those little animals. It appears from thence, 18+

that an ant works as hard as a man who should carry a very heavy load on his shoulders almost every day for the space of four leagues. It is true, those insects do not take so much pains upon a flat ground: but then how great is the hardship of a poor ant, when she carries a grain of corn to the second story, climbing up a wall with her head downwards, and her backside upwards ! None can have a true notion of it, unless they see those little animals at work in such a situation. The frequent stops they made in the most convenient places, are a plain indication of their weariness. Some of them were strangely perplexed, and could not get to their journey's end. In such a case, the strongest ants, or those that are not so weary, having car. ried their corn to their nests, came down again to help them. Some are so unfortunate as to fall down with their load, when they are almost come home. When this happens, they seldom lose their corn, but carry it up again. “I saw one of the smallest carrying a large grain of wheat with incredible pains. When she came to the box where the nest was, she made so much haste that she fell down with her load, after a very laborious march. Such an unlucky accident would have vexed a philosopher. I went down, and found her with the same corn in her paws. She was ready to climb up again. The same misfortune happened to her three tinges. Sometimes she fell in the middle of her way, and sometimes higher; but she never let go her hold, and was not discouraged. At last her strength failed her: she stopt; and another ant helped her to carry her load, which was one of the largest and finest grains of wheat that an ant can carry. It happens sometimes, that a corn slips out of their paws when they are climbing up ; they take hold of it again, when they can find it; otherwise they look for another, or take something else, being ashamed to return to their nest without bringing something. This I have experimented, by taking away the grain which they looked for. All those experiments may easily be made by any one that has patience enough : they do not require so great a patience as that of ants; but few people are capable of it.'

No. 157.] Thursday, September 10, 1713.

Go to the ant, thou sluggard: consider her ways and wise. Prov. vi. G. It has been observed by writers of morality, that in order to quicken human industry, Provi. dence has so contrived it, that our daily food is not to be procured without much pains and labour. The chace of birds and beasts, the se. veral arts of fishing, with all the different kinds of agriculture, are necessary scenes of business, and give employment to the greatest part of mankind. If we look into the brute creation, we find all its individuals engaged in a painful and laborious way of life, to procure a necessary subsistence for themselves, or those that grow up under them. The preservation of their being is the whole business of it. An idle man is therefore a kind of monster in the creation. All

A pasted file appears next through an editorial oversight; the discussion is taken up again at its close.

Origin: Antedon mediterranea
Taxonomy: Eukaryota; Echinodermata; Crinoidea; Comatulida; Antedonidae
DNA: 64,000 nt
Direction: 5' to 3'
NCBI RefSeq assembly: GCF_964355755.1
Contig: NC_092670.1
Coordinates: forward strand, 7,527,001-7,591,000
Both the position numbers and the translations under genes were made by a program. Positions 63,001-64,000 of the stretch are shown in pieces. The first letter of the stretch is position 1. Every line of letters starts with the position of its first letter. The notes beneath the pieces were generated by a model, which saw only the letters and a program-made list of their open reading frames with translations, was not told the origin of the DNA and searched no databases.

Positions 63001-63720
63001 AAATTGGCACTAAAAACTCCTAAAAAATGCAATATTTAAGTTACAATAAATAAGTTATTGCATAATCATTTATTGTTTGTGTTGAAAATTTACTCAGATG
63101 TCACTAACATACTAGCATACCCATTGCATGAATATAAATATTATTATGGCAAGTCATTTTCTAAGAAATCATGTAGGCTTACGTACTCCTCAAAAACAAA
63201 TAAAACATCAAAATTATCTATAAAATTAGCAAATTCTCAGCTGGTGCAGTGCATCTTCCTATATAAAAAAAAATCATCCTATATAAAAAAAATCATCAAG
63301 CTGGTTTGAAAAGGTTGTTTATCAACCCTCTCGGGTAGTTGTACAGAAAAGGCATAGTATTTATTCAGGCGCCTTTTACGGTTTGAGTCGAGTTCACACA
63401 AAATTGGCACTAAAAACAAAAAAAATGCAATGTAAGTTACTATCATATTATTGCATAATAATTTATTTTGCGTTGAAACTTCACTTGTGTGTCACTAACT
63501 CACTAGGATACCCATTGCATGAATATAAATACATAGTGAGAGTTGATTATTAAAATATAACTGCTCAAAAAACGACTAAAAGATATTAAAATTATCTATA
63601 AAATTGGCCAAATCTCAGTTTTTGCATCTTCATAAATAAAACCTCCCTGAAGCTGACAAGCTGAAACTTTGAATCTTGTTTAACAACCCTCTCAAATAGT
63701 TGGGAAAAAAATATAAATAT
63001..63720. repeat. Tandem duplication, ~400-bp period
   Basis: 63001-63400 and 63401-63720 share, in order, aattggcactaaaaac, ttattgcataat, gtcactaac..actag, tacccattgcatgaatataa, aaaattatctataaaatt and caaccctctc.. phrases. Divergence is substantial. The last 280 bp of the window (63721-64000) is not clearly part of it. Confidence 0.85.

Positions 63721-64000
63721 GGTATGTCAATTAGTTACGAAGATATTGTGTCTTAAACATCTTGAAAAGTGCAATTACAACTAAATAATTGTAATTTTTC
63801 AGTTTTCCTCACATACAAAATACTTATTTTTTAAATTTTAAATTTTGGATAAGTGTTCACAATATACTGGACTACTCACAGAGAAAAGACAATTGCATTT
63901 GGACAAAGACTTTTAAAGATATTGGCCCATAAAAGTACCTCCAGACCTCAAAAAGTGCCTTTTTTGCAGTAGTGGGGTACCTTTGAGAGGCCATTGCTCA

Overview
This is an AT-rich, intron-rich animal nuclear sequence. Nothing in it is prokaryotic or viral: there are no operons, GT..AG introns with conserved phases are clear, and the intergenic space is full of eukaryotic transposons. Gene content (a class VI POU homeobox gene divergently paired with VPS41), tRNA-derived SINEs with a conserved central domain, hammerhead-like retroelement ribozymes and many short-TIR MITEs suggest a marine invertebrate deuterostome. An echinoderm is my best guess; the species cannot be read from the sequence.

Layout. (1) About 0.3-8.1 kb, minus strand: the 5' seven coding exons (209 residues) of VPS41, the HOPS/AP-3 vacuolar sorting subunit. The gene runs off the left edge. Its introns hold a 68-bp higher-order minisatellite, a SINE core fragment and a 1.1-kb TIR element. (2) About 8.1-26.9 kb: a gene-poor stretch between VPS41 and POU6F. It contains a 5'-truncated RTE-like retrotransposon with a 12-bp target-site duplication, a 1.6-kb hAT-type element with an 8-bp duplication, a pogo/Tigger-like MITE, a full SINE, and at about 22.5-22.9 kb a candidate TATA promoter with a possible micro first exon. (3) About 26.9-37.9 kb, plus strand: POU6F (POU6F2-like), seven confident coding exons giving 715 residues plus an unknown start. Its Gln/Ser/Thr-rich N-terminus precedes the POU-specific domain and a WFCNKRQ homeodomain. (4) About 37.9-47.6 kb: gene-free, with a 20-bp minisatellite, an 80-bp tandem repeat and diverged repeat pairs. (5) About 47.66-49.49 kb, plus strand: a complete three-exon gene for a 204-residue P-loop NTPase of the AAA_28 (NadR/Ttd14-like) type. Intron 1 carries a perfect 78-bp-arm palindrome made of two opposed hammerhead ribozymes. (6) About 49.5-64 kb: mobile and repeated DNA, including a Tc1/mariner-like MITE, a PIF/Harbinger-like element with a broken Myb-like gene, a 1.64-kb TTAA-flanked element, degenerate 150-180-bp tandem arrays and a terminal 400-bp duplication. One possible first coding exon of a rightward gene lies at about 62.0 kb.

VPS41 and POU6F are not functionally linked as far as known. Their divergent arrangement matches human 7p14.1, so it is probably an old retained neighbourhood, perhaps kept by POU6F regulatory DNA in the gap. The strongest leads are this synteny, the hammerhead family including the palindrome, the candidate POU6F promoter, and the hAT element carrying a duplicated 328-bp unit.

nature is busy about him ; every animal he sees reproaches him. Let such a man, who lies as a burden or dead weight upon the species, and contributes nothing either to the riches of the commonwealth, or to the maintenance of himself and family, consider that instinct with which Providence has endowed the ant, and by which is exhibited an example of industry to rational creatures. This is set forth under many surprising instances in the paper of yesterday, and in the conclusion of that narrative, which is as follows: “Thus my ants were forced to make shift for a livelihood, when I had shut up the garret, out of which they used to fetch their provisions. At last, being sensible that it would be a long time before they could discover the small heap of corn which I had laid up for them, I resolved to show it to them. “In order to know how far their industry could reach, I contrived an expedient, which had good success. The thing will appear incredible to those who never considered that all animals of the same kind, which form a society, are more knowing than others. I took one of the largest ants, and threw her upon that small heap of wheat. She was so glad to find herself at liberty, that she ran away to her nest, without carrying off a grain; but she observed it: for an hour after, all my ants had notice given them of such a provision; and I saw most of them very busy in carrying away the corn I had laid up in the room. I leave it to you to judge, whether it may not be said, that they have a particular way of communicating their knowledge to one another; for otherwise, how could they know, one or two hours after, that there was corn in that place It was quickly exhausted; and I put in more, but in a small quantity, to know the true extent of their appetite or prodigious avarice; for I make no doubt but they lay up provisions against the winter. We read it in holy scripture; a thousand experiments teach us the same; and I do not believe that any experiment has been made that shows the contrary. ‘I have said before, that there were three ants' nests in that box or parterre, which formed, if I may say so, three different cities, governed by the same laws, and observing the same order, and the same customs. However, there was this difference, that the inhabitants of one of those holes, seemed to be more knowing and industrious than their neighbours. The ants of that nest were disposed in a better order; their corn was finer; they had a greater plenty of provisions; their nest was furnished with more inhabitants, and they were bigger and stronger. It was the principal and the capital nest. Nay, I observed that those ants were distinguished from the rest, and had some pre-eminence over them. “Though the box full of earth, where the ants had made their settlement, was generally free from rain, yet it rained sometimes upon it, when a certain wind blew. It was a great inconvenience for those insects. Ants are afraid of water; and when they go a great way in quest of provisions, and are surprised by the rain, they shelter themselves under some tile, or